Holistic Government

Demos have written the following in their publication “Holistic Government”:

The core problem for government is that it has inherited from the nineteenth century a model of organisation that is structured around functions and services rather than around solving problems. Budgets are divided into separate silos for health, education, law and order and so on.

The vertical links between departments and agencies in any one field and professional groups such as the police, teachers, doctors and nurses are strong.

The horizontal links are weak or non-existent.

Management textbooks now talk about the process centred organisation, where we have clearly defined who are our customers and set up the organisation to effectively achieve their needs. The NHF talks of joined up thinking and constructive engagement. Demos sets out the following basic rules:

  1. 1 Holistic budgeting: in order that services can be designed in the most effective way and closely targeted upon key groups in each area, budgets should be organised not by functions or organisations but around outcomes and geographical areas, right down to the level of the postcode district.

  1. 2 Organisations defined around outcomes: Instead of departments, and quangos being responsible for administering services, organisations should be charged with achieving outcomes and using their budgets to buy whatever services or functions they require.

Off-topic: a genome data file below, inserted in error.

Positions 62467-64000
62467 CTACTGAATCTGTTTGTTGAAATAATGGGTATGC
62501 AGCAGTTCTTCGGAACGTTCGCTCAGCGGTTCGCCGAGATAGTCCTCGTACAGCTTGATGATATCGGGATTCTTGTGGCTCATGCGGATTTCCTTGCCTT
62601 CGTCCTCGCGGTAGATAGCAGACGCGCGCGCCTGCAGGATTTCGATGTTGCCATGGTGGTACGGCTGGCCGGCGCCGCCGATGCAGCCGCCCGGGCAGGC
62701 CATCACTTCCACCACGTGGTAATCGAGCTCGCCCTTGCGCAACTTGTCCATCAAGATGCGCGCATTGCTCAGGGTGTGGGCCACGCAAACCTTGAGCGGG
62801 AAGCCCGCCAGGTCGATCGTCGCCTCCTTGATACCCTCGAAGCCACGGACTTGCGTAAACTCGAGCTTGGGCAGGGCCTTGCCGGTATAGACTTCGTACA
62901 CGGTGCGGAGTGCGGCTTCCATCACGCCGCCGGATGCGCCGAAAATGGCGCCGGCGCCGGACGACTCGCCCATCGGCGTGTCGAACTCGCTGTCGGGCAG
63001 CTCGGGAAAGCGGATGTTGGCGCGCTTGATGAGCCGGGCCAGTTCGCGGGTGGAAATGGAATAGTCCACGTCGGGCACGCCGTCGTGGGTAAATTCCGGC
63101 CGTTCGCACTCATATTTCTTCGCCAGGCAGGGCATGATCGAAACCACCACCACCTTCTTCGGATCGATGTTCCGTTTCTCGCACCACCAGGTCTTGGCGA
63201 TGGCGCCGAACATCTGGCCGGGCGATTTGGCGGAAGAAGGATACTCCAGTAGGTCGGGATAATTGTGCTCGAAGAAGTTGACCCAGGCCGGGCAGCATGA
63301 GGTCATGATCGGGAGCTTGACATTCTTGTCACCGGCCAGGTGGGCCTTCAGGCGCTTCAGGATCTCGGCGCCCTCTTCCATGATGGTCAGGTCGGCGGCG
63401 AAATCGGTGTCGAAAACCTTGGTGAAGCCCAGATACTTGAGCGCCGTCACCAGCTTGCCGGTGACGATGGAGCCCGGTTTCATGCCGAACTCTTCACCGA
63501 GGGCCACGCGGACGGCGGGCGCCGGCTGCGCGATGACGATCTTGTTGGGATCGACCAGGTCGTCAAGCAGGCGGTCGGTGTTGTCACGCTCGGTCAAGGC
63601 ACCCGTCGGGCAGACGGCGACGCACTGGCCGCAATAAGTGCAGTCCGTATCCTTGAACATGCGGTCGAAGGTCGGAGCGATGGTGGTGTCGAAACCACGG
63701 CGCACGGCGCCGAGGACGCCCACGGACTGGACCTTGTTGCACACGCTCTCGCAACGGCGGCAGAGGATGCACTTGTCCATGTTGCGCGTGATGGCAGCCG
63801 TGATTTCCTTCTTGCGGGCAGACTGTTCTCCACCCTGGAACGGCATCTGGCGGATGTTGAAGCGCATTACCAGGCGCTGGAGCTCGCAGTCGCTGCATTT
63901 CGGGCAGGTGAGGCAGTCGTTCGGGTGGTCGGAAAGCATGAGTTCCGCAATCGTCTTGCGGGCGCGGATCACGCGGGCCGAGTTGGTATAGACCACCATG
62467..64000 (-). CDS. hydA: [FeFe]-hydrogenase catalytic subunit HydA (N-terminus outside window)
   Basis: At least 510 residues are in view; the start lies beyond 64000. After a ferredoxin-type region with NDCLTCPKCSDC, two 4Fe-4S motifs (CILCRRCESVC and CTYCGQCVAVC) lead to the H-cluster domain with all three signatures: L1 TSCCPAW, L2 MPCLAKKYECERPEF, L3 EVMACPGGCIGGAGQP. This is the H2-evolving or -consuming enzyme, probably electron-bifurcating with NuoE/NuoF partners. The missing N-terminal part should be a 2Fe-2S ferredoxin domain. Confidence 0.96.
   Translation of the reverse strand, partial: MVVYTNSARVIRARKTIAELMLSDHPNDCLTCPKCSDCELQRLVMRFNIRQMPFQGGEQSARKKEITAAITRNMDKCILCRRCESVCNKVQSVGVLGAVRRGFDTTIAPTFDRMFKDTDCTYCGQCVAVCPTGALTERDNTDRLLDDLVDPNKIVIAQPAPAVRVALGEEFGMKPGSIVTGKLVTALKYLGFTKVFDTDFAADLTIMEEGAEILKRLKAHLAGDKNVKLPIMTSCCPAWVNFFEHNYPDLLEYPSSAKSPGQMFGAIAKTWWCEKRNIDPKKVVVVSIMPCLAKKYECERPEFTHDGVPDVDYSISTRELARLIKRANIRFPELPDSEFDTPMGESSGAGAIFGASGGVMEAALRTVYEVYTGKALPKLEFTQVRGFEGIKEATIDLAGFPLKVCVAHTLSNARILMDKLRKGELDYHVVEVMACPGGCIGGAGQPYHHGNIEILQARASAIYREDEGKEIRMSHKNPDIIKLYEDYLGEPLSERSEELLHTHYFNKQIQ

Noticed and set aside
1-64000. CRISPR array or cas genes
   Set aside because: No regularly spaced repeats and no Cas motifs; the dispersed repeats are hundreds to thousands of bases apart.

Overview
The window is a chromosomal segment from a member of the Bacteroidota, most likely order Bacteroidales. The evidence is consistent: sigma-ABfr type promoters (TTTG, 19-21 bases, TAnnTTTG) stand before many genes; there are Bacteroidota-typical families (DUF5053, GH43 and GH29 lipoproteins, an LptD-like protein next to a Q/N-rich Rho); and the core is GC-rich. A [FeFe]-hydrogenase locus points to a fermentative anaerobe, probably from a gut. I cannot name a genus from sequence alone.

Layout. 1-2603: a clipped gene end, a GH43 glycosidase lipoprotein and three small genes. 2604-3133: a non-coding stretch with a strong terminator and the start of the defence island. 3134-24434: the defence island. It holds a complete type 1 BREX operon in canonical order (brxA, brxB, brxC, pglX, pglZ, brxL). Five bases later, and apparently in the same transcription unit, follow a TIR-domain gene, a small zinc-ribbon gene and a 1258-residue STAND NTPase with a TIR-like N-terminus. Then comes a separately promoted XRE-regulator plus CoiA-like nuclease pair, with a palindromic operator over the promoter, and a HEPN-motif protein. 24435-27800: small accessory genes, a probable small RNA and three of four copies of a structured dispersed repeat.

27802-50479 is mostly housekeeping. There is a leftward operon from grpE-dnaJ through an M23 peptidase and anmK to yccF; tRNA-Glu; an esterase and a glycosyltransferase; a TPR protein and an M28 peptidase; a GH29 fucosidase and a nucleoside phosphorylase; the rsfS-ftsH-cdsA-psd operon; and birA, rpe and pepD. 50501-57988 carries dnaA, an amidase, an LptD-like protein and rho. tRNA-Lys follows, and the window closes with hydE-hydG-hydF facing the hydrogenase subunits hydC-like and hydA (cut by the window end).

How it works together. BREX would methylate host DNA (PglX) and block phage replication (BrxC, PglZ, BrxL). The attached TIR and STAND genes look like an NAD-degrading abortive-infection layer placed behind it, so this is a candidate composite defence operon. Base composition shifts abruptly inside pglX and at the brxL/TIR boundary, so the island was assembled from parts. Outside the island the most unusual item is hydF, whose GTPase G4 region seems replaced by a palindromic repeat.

1. One-stop shops should become the principle means by which the public deals with government. One-stop shops will organise what the public sector offers by the life events that trigger people’s needs for services. The functions and services that make up today’s public sector will become “back offices” and “content providers” for these one stop shops and will, over time operate and be managed in more integrated ways.

  1. Case workers: The roles of frontline staff should be developed, empowering them to purchase services across health care, housing, social services, benefits and job training to bring together packages of customised solutions that suit the needs of the individual. The frail elderly Project Manager is already in a strong position to develop this role.

  1. Contracts should be based on outcomes.

  1. Every department, agency and tier of government should be audited to identify the balance of effort that it puts into preventative activity across the range of outcomes with which it is charged.

  1. The role and status of preventive work should be enhanced in all professions.

 

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